An edited version appeared in The New Indian Express. “The Venus Flytrap” is my column in the Zeitgeist supplement. Previous columns can be found here.

The Venus Flytrap: Loosen Up And Love The Lungi

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When our very own humble lungi made it onto the pages of the acclaimed street fashion photography blog The Sartorialist a few weeks ago, I was thrilled to bits. Cultural misappropriation and decontextualization? Oh pshaw. That Caucasian guy rocked that indigo lungi the way indigo lungis are meant to be rocked: by men with serious balls, metaphorical and otherwise.

Needless to say, I’ve been trying for awhile to get men out of their pants. And into their lungis.

Veshtis are too formal, kilts just trying too hard, regular skirts too evocative of transvestites (and if you’ve been following this column, you’d realise that would mean all amorous hopes will summarily be squashed but we could be BFFs). But the lungi – ah, how I would love to be taken to a fancy dinner by a man masculine enough to wear an indigo lungi with a white button-down shirt.

Of course, this takes quite some coaxing. I once made a guy come to college in a miniskirt (ah, the perks of being a slightly scary chick with a college magazine editorship!). He refused to take his track pants off from under the red wraparound, but not only did he very sportingly attend lectures and go out to lunch and let himself be photographed that way, he loved it. I wouldn’t be surprised to hear that he’s graduated to the liberating lounge-cum-luxury wear that is the lungi by now.

Then there was Lungi-Man, the superhero who fought cultural imperialism and mental colonization – and thankfully didn’t go commando as he bounded over traffic and tall buildings. Our intrepid crusader was invented for a friend who is quite severely desi-challenged (you know the type). Lungi-Man’s partner was the über-feminist Pavadai-Chatta Girl (yeah, she liked ironic statements). If I ever get tired of writing dysphoric verse and self-indulgent columns, I’ll do a graphic novel starring the two of them. Installment one: it’s laundry day, the wife’s on strike, and Lungi-Man is forced to wear the attire of his archnemesis, Veshtimeister. Things climax with Lungi-Man and Veshtimeister glowering at one other in a showdown, tweaking their own moustaches and striking dramatic poses, while Pavadai-Chatta Girl unties herself from the train tracks in her sheer boredom, then spits paan onto the both of them, staining their garments irreparably.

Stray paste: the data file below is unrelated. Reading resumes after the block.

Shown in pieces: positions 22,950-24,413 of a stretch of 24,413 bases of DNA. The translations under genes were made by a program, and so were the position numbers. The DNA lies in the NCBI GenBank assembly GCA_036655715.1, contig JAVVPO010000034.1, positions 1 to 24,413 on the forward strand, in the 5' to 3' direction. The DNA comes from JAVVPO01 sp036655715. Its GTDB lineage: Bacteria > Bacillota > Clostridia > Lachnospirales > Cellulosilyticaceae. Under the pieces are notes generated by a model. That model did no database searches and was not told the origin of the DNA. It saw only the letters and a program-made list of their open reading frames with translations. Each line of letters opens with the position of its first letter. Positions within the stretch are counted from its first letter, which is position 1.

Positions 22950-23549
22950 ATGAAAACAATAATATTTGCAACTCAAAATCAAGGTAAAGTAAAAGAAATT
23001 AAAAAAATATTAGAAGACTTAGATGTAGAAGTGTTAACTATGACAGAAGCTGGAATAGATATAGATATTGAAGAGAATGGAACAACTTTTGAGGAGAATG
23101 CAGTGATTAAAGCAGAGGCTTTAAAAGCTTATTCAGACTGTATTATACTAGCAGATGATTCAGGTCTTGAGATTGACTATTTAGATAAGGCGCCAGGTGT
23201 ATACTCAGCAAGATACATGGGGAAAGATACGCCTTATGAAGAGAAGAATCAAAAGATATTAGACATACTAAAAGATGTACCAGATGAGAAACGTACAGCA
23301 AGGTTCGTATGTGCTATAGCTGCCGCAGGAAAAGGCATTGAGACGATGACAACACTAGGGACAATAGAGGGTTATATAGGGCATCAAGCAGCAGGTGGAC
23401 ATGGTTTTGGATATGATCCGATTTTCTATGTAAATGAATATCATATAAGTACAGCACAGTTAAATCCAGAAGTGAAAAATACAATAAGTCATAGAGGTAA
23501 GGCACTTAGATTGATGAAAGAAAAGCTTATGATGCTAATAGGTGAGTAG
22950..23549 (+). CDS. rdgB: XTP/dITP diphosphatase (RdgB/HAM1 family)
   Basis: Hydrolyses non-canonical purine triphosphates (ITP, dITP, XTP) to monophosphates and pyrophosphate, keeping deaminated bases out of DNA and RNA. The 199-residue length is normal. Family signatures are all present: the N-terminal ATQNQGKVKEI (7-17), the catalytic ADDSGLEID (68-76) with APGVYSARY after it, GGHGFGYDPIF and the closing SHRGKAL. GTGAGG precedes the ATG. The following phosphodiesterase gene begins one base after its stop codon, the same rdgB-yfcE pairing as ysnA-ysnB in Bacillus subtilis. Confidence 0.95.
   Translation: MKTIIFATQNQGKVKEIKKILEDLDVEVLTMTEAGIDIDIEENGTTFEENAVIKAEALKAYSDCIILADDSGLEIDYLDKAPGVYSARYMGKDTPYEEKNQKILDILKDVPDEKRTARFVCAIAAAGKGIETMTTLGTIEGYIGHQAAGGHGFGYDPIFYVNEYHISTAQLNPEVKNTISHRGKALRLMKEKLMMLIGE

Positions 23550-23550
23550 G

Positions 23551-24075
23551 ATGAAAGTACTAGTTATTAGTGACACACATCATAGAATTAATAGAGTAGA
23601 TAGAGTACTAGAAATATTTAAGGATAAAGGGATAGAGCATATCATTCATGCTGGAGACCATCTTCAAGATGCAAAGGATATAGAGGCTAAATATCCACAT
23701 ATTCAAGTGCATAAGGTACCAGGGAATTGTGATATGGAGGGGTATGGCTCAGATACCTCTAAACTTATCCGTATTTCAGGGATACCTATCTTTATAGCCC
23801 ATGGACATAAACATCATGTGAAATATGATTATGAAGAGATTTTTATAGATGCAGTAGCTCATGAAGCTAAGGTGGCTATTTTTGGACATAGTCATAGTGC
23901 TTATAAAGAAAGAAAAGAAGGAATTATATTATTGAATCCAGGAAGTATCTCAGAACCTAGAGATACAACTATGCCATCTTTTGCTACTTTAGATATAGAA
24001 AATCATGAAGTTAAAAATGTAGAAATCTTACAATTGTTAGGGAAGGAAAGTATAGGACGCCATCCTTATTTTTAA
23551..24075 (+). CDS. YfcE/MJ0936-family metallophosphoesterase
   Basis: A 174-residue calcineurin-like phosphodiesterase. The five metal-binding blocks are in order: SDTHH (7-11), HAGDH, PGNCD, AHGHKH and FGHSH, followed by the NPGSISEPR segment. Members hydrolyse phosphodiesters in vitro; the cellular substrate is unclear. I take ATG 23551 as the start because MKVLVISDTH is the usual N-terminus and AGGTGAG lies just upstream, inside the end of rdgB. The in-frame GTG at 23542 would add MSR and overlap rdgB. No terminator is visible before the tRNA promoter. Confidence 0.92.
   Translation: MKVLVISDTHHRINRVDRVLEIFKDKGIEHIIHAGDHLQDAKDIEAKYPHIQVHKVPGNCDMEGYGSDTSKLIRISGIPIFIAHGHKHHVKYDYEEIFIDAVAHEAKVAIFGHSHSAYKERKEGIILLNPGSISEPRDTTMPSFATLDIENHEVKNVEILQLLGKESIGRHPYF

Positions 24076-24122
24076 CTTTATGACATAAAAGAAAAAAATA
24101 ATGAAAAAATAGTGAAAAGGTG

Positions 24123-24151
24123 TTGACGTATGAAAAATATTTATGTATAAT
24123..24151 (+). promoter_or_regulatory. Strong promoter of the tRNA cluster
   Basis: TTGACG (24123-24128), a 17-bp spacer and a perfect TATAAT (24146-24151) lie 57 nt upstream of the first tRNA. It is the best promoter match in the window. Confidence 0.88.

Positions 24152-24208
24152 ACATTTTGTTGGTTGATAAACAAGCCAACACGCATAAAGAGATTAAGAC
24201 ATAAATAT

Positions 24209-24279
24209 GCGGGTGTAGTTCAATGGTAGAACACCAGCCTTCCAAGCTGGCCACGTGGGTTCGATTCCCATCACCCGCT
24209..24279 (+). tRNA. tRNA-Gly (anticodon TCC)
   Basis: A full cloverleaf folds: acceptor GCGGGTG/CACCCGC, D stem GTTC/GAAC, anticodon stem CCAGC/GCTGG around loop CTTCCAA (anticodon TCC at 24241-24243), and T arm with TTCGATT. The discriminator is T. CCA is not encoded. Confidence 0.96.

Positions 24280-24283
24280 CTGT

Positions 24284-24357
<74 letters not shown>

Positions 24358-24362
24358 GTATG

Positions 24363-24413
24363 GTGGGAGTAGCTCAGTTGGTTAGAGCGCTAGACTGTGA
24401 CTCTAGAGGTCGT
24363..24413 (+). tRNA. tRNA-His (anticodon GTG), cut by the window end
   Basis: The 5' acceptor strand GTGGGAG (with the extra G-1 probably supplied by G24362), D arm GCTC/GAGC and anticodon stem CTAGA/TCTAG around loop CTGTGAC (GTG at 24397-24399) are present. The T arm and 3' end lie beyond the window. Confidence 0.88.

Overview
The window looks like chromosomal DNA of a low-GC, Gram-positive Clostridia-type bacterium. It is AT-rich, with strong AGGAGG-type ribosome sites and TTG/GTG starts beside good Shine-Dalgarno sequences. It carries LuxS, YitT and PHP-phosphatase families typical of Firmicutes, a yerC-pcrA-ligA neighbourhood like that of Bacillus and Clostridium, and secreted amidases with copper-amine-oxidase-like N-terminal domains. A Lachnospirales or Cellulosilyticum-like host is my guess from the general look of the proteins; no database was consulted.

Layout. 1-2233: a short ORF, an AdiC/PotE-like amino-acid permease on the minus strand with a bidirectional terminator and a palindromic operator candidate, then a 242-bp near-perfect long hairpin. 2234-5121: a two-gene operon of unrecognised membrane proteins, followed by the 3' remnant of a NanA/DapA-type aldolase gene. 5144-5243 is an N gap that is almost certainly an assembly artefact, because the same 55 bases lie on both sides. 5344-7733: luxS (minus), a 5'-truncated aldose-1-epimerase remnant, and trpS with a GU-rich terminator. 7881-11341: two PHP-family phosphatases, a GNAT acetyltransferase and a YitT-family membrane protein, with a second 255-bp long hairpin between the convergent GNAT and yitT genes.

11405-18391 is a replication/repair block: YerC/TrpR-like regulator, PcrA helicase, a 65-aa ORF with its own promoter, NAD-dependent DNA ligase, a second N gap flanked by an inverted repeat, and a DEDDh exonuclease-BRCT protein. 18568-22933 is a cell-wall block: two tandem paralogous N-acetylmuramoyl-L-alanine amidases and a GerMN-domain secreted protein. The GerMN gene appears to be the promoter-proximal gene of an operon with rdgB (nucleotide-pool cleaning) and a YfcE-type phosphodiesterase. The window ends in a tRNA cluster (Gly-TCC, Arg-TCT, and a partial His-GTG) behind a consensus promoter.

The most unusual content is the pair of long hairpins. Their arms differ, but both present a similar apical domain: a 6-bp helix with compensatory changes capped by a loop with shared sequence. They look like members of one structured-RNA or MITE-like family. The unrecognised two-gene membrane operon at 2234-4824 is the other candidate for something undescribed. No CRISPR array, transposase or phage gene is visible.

I guess you could say my lungi fascination started early. Some of the most fun I recall from my childhood was something called “the aeroplane game”, the key components of which are one lungi, one person to wear it, and one very small and easily amused child (two if the lungi-wearer has long legs). My father, in lungi of course, would sit down with his legs up on an adjacent chair. His lungi would fall in such a way as to create a sort of hammock-cradle, in which I could sit and swing around. I always thought I had discovered this by accident until I met a girl in my teens who had played the exact same “aeroplane game”. My guess is it may have been a common thing in Indian households until people started getting paranoid about the perceived ickiness factor of a kid being so close to the family jewels.

Some time last year, it was reported that a UK distributor had put in an order for 11,000 lungis from Kurunjipadi. No news since about what happened or is in store for what could very well be biggest fashion invasion of Europe since jodhpurs. Take heed, men of India! You can pre-empt the fashion capitals of the world starting today.

And trust me, the girls will love it.

An edited version appeared in The New Indian Express. “The Venus Flytrap” is my weekly column in the Zeitgeist supplement. Previous columns can be found here.